The University of Louisville Alumni Magazine: for alumni, faculty, staff, students and anyone that is a UofL Cardinal fan.
Issue link: http://louisville.epubxp.com/i/189594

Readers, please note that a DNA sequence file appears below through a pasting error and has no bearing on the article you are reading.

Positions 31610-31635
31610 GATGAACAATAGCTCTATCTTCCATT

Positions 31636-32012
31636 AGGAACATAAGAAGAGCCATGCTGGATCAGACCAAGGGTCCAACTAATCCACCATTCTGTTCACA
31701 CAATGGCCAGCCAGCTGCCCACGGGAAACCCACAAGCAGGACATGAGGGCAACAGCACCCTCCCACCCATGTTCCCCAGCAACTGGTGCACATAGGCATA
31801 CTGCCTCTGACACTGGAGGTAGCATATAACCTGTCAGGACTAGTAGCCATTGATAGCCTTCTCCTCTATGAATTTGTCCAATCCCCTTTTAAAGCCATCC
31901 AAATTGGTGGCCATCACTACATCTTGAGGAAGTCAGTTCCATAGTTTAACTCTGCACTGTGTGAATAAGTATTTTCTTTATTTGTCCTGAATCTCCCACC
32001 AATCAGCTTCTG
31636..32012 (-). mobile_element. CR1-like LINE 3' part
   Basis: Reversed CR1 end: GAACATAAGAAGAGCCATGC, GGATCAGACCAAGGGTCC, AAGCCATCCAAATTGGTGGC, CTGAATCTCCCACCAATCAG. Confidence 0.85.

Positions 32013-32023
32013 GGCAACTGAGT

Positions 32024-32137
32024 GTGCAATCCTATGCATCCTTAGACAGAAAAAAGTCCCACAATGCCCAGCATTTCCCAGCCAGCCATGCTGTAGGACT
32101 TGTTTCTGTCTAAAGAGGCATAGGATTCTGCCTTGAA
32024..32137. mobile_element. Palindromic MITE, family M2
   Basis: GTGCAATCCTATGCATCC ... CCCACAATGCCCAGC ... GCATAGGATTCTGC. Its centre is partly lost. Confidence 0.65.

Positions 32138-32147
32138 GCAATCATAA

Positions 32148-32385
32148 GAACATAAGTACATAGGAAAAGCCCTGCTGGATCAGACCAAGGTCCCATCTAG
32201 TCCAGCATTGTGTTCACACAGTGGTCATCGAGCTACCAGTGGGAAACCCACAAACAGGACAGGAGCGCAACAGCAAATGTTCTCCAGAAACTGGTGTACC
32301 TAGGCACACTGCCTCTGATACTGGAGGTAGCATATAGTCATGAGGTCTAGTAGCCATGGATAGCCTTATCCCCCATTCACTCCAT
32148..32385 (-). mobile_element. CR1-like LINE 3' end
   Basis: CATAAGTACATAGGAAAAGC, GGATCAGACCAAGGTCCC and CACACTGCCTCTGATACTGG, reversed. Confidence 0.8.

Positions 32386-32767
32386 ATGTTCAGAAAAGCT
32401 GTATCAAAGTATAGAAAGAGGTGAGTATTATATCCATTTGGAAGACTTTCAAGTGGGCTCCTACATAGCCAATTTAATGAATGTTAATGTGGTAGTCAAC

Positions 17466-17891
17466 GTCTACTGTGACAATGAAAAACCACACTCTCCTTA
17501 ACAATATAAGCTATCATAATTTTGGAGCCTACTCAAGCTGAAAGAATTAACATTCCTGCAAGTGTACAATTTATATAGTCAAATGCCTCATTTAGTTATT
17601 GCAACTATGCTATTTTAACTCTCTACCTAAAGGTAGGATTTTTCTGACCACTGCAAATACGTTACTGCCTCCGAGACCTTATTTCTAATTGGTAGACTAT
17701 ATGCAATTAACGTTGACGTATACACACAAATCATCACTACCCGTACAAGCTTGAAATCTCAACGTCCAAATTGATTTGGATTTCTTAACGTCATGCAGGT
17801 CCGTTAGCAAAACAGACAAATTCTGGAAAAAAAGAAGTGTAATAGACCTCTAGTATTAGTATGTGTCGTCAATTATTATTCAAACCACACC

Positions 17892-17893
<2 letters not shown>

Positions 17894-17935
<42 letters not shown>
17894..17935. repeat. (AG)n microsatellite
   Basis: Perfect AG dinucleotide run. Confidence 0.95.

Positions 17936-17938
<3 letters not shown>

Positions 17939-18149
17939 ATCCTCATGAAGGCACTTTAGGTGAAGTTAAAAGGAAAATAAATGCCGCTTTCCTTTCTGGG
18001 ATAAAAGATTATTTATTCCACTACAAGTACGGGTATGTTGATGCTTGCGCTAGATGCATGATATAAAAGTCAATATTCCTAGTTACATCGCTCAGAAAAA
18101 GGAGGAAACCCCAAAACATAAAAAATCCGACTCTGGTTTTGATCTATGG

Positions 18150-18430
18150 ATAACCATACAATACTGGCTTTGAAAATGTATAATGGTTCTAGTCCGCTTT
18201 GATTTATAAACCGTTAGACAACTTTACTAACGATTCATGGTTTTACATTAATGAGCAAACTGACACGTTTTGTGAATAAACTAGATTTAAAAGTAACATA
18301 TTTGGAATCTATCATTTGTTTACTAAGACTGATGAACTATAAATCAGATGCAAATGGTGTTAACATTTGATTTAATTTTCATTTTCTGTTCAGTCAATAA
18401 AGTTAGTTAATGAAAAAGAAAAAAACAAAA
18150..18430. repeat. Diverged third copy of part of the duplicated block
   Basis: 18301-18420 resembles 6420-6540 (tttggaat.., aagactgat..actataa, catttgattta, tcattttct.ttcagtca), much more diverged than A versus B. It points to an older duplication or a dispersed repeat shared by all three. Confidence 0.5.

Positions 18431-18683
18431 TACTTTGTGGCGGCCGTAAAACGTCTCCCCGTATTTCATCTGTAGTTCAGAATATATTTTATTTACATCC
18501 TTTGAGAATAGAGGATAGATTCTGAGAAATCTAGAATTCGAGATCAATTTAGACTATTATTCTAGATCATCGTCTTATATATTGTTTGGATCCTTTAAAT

T H E were limited to veterinary schools while the country began to rebuild its educational system. "So I got into veterinary school and I thought well, that's great. It's still life science," Zhang recalls. "And it was actually very beneficial, because at that time veterinary medicine in China primarily used herbal medicines derived from natural products to treat a variety of different kinds of diseases in animals. And it really was effective. I learned a lot about how to collect natural products and plants and how to make herbal medicine." After earning his degree in veterinary medicine, Zhang had the opportunity to come to the United States, where he completed his doctorate in viral immunology, followed by post-doctoral training in autoimmune disease at the University of Alabama at Birmingham. It was the combination of these three distinct areas of study that Zhang said influenced his current field of research. "Veterinary science taught me how to use naturally derived products to treat disease; from virology I learned how viruses get hosts to survive and co-exist with us; and then in my post-doctoral training I learned how autoimmune disease occurs, which is when our bodies begin to treat our own cells as foreign material." Zhang's rich background has been a great asset, Miller believes. "I think having that broad experience before he came here has been a huge advantage for him in terms of doing this kind of work. People who have had those broad experiences tend to be more flexible and able to move more quickly." It's possible that Zhang's speed is matched only by his stamina. He can be found working in his lab seven days a week, often for 12 hours at a time, and has already completed two Phase I clinical trials in the three years he's been at UofL. "This guy is working extremely hard," said Yan, who occupies the office next to Zhang's. "He's very passionate about what he is doing in his lab, so it's a very productive lab. I think most importantly, he has a passion to translate those findings to the clinical bedside so that they can benefit the patients." BRINGING TOGETHER A DIVERSITY OF TALENTS What most people outside the medical field may not realize is that Zhang's research wouldn't be possible at many leading universities and hospitals. "It's very unusual for a PhD to be doing clinical trials," Miller said. "One of the strengths of our cancer center is that a PhD can do clinical trials here. We believe that it's very important for the basic scientists to talk to and collaborate with the clinicians who see the patients every day." Since being appointed director of the Brown Cancer Center in 1999, Miller has overseen an F R U I T S O F H I S L A B O R exponential growth in research funding and prioritized translational research and the development of new cancer treatments. "We have too many people who are dying of cancer in Kentucky. So it's most important for us to do research that makes a difference for patients, which is translational research. And that's why we're always, always thinking about doing the human experiment, which is doing clinical trials." In 2000, the center made a significant investment in its Clinical Trials Office, a multi-disciplinary center that provides the infrastructure to make it as easy as possible for researchers to conduct clinical trials. Its dedicated 30-person staff sees patients, collects and manages data, completes the regulatory paperwork and otherwise ensures that clinical trials proceed properly and efficiently. This emphasis on translational research was central to Zhang's decision to come to UofL. "My goal is to discover something that can save cancer patients' lives. And Dr. Miller has supported not just me, but all the faculty at the cancer center to accelerate what we've found on the bench to the clinical center. So that is the key issue for me, and what makes me so excited to come here and work with other Huang-ge Zhang and Donald Miller investigators and make this happen." Just as important to Zhang is the collaborative "My goal is to aspect and the synergistic interactions that working discover something alongside so many other talented scientists across that can save cancer multiple fields provides. "It's not just about me. I'm just one small, tiny part for this team, the University patients' lives. of Louisville. Here, I'm working with so many really And Dr. Miller smart fellows from all different areas. And working has supported not as a team is, to me, most important. The team is the most efficient and most effective way to lead to our just me, but all the goal, which is to save cancer patients' lives." faculty at the cancer Thus, from humble beginnings concocting herbal center to accelerate remedies for animals in China to his current place what we've found at the leading edge of exosome research and cancer treatment, Zhang has maintained a singular focus on the bench to on his ambition to save lives. It's a mission that's as the clinical center." simple as it is exalted, as attainable as it is ambitious, —Huang-ge Zhang and ultimately fitting of a man who can uncover extraordinary potential in something so unassuming as a piece of fruit. FA L L UO F L M A G A Z I N E | 2 9